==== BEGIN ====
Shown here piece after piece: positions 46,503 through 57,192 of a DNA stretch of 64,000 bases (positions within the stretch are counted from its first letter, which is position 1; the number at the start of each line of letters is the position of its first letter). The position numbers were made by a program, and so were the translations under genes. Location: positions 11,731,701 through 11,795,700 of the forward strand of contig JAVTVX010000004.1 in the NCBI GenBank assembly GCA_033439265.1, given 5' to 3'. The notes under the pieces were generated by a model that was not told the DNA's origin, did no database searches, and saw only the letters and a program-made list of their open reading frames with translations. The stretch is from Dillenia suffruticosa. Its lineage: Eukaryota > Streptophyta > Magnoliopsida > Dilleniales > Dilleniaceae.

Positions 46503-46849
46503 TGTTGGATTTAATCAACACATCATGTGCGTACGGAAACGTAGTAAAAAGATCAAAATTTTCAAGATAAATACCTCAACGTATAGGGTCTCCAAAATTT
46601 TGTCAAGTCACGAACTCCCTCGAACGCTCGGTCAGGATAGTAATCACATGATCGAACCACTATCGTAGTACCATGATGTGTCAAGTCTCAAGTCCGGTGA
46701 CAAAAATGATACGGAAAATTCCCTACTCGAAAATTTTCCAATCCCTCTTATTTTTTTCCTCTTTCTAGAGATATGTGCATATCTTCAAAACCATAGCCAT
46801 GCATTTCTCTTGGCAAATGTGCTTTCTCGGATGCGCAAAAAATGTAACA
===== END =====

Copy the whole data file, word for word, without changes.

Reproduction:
Shown here piece after piece: positions 46,503 through 57,192 of a DNA stretch of 64,000 bases (positions within the stretch are counted from its first letter, which is position 1; the number at the start of each line of letters is the position of its first letter). The position numbers were made by a program, and so were the translations under genes. Location: positions 11,731,701 through 11,795,700 of the forward strand of contig JAVTVX010000004.1 in the NCBI GenBank assembly GCA_033439265.1, given 5' to 3'. The notes under the pieces were generated by a model that was not told the DNA's origin, did no database searches, and saw only the letters and a program-made list of their open reading frames with translations. The stretch is from Dillenia suffruticosa. Its lineage: Eukaryota > Streptophyta > Magnoliopsida > Dilleniales > Dilleniaceae.

Positions 46503-46849
46503 TGTTGGATTTAATCAACACATCATGTGCGTACGGAAACGTAGTAAAAAGATCAAAATTTTCAAGATAAATACCTCAACGTATAGGGTCTCCAAAATTT
46601 TGTCAAGTCACGAACTCCCTCGAACGCTCGGTCAGGATAGTAATCACATGATCGAACCACTATCGTAGTACCATGATGTGTCAAGTCTCAAGTCCGGTGA
46701 CAAAAATGATACGGAAAATTCCCTACTCGAAAATTTTCCAATCCCTCTTATTTTTTTCCTCTTTCTAGAGATATGTGCATATCTTCAAAACCATAGCCAT
46801 GCATTTCTCTTGGCAAATGTGCTTTCTCGGATGCGCAAAAAATGTAACA